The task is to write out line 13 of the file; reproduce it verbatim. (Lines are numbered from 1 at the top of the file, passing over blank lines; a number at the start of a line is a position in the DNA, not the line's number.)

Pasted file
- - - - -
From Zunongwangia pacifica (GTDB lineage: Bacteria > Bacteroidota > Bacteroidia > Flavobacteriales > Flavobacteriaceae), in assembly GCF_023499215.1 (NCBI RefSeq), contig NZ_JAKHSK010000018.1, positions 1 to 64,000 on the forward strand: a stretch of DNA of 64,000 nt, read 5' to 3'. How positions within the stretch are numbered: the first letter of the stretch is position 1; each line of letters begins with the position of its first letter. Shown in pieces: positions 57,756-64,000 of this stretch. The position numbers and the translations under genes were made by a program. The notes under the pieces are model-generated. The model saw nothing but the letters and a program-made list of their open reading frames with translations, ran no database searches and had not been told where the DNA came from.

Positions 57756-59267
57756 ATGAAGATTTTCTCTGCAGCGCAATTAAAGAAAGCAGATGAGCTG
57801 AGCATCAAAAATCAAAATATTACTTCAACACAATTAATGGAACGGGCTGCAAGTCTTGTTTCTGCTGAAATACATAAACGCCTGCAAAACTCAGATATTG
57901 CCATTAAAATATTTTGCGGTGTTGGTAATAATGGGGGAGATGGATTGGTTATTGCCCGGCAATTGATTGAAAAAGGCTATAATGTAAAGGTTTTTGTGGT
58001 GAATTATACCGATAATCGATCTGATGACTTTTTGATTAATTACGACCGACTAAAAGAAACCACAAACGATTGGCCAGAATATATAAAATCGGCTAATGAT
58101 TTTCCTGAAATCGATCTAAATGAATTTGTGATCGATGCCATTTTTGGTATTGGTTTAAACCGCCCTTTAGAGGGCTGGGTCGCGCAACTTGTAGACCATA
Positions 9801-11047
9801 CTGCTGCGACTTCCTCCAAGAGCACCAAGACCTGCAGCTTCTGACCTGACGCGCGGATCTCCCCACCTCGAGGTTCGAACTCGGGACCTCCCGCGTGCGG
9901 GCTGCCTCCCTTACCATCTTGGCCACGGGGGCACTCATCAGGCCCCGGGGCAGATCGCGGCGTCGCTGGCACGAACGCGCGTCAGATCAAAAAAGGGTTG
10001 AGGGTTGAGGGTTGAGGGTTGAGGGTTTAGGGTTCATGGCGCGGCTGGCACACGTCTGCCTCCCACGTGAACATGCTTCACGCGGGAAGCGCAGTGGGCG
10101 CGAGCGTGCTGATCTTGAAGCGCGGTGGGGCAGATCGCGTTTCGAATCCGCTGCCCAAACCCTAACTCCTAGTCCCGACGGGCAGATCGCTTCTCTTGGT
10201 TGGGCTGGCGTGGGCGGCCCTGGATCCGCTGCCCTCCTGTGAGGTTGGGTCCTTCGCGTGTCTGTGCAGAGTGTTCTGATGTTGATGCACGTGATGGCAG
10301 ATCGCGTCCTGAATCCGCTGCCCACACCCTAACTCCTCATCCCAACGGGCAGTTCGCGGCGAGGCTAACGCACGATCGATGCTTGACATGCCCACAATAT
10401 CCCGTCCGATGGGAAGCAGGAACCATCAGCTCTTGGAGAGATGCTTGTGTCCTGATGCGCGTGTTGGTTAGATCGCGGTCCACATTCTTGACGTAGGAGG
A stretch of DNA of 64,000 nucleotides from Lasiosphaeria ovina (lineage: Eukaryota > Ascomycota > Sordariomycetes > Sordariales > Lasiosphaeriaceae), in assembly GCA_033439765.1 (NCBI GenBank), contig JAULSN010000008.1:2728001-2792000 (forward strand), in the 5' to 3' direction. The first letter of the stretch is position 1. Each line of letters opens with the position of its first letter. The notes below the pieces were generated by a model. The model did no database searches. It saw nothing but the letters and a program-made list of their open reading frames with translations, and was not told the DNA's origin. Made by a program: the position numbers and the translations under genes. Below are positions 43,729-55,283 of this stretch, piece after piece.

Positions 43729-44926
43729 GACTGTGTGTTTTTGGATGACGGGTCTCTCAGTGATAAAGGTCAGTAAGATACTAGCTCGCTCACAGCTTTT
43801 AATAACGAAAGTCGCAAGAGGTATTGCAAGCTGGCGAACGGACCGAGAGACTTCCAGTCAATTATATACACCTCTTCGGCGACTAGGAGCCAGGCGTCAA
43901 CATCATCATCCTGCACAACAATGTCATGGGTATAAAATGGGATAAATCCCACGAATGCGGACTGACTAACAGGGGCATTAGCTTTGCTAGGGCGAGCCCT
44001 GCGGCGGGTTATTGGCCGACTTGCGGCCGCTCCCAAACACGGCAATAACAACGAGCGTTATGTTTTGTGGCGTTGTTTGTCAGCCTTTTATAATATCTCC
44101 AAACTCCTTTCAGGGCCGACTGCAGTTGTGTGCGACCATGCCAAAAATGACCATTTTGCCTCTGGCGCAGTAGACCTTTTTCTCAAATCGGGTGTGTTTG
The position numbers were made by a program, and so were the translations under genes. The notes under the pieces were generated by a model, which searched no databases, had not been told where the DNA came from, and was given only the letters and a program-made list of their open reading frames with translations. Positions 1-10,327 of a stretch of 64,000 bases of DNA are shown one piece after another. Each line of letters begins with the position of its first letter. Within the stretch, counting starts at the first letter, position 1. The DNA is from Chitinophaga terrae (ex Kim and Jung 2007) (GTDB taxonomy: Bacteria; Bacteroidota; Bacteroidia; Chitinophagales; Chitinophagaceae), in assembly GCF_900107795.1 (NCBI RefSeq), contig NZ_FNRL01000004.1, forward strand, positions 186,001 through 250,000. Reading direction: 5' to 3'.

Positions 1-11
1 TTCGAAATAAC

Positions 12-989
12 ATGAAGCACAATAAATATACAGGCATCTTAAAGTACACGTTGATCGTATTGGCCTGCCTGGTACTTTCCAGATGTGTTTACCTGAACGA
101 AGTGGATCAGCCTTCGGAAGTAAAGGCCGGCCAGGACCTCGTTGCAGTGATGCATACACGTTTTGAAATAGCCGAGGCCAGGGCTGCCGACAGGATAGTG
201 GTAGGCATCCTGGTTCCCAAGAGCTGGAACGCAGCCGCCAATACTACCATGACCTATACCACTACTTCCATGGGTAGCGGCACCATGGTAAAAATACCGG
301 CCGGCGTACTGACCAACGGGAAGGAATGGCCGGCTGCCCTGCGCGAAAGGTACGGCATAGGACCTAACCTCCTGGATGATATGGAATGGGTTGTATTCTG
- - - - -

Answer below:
10201 TGGGCTGGCGTGGGCGGCCCTGGATCCGCTGCCCTCCTGTGAGGTTGGGTCCTTCGCGTGTCTGTGCAGAGTGTTCTGATGTTGATGCACGTGATGGCAG